Fungal Infections

Disease name and synonyms

Tinea capitis, including kerion and favus. (Scalp ringworm)

Fungi responsible (links to these)

Microsporum audouinii, M. canis, M. gypseum and several species of Trichophyton including Trichophyton interdigitale, Trichophyton verrucosum, T. tonsurans, T. soudanense and T. violaceum. Favus is caused by T. schoenleinii.

Disease description

Tinea capitis appears as hair loss (alopecia) with little apparent inflammation. Well defined patches of hair loss start small and increase in size. One type is ‘black dot’ tinea capitis in hair breaks just above the scalp, and diffuse swollen black dots appear. The clinical diagnosis requires the presence of broken hairs accompanied by scaling on the scalp, but can be difficult. Kerion is an inflammatory mass of hair, exudate, fungus and granulation tissue that can mimic a squamous cell carcinoma, and is more common in children. Favus is associated with red patches and scaling overlain by disc or cup shaped yellow crusts (scutula) pierced by 1 or 2 hairs which do not break, with a distinctive, unpleasant odour.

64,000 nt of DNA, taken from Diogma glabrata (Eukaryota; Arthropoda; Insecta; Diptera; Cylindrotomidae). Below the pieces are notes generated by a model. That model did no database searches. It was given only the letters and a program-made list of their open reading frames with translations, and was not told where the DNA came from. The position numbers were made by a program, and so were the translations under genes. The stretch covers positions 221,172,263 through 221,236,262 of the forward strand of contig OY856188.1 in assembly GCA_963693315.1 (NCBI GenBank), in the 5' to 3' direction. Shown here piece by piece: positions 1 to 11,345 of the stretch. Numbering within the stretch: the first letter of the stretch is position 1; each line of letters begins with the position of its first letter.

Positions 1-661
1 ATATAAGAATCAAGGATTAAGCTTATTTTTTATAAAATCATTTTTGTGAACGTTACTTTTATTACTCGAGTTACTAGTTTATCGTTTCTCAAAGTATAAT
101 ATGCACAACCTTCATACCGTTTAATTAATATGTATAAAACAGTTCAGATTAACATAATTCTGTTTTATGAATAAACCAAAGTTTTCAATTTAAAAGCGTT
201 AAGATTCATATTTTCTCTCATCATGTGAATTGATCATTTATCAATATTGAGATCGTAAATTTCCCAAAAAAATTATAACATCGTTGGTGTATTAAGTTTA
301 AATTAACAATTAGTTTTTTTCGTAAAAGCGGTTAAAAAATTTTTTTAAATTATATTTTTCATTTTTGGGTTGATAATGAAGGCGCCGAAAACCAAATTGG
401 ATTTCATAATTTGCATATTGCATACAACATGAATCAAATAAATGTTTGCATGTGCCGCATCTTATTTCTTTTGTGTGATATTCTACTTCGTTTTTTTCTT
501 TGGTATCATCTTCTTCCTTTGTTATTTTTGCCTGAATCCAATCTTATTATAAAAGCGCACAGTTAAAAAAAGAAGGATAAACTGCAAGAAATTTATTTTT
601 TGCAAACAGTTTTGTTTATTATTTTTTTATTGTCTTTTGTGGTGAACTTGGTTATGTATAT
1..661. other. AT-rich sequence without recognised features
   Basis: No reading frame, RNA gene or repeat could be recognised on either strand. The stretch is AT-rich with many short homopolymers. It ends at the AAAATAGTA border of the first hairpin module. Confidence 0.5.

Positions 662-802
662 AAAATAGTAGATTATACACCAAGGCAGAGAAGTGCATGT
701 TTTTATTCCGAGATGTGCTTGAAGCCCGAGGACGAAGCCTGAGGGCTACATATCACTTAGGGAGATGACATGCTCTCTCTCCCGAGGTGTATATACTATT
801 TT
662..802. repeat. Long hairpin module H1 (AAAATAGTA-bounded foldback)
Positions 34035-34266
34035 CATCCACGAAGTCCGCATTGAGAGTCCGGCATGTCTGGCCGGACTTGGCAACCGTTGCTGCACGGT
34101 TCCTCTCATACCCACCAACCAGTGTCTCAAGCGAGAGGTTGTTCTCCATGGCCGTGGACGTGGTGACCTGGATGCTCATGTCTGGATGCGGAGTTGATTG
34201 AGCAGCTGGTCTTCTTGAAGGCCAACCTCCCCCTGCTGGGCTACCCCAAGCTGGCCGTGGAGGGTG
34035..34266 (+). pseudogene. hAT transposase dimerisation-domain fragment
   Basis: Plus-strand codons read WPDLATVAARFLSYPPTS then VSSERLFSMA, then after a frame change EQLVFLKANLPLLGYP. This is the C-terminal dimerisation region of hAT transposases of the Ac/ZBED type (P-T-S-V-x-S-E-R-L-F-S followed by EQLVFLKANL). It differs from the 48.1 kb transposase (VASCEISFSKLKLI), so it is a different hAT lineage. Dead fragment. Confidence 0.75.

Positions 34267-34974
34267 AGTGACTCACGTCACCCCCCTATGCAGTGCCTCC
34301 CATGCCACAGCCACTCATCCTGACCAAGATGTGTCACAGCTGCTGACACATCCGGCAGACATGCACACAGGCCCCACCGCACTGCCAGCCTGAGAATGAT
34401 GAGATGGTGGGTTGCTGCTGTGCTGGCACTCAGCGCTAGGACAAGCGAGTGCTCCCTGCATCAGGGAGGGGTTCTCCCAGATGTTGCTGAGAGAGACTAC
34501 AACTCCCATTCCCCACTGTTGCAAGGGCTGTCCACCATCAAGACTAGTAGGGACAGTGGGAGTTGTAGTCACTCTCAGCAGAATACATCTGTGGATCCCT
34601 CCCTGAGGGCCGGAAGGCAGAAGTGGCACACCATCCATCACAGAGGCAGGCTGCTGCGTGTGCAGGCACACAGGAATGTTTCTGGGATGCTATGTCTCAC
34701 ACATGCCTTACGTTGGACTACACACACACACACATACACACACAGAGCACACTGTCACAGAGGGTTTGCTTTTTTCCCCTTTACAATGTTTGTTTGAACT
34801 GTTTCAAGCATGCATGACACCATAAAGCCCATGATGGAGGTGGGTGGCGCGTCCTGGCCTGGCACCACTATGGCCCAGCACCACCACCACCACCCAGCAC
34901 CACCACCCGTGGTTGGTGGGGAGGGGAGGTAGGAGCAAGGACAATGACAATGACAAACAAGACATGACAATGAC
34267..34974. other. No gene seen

Frequency and global burden

Tinea capitis is worldwide in distribution, is more common in blacks and children with a global prevalence of 200 million cases. It is quite contagious and outbreaks may occur. In a recent US survey, tinea capitis was found in 6.6% children with ranges from 0% to 19.4%. It is more common in deprived areas. Favus is most common in remote areas of central and east Africa.

Underlying problems and at risk patients

Malnourished and deprived children are at greatest risk. Untreated infections may persist into adult life.

Diagnostic testing

Microscopy of hair roots and culture


Topical treatments are ineffective as they do not reach the inside of the infected hair shaft. The oral antifungals terbinafine, itraconazole and griseofulvin have similar efficacy, given for 2-6 weeks. M. canis infections are more difficult to treat and are refractory to terbinafine.

Outlook and prognosis

Recurrence can occur if infected family cats or dogs are not tested and treated if infected. Hair loss (alopecia) is usually reversible, but may be permanent if the infection is longstanding, or with kerion or favus.

External link:  TInea capitis Guidelines, 2015

Article: John et al. 2016


An example of tinea capitis with substantial erythema and local inflammation.

A severe example of tinea capitis in a child [From University Hospital of Nantes]

Another example of tinea capitis in a child, showing marked hair loss.

Another example of tinea capitis in a Ugandan child.



An example of tinea capitis in an older woman, also immunocompromised with prednisolone for rheumatoid arthritis. Her dermatology diagnosis is central centrifugal cicatricial alopecia and the causative organism was Trichophyton tonsurans. [From Chiang et al, Dermatology Online Journal, Nov 2008].

An example of kerion, or inflammatory tinea capitis.

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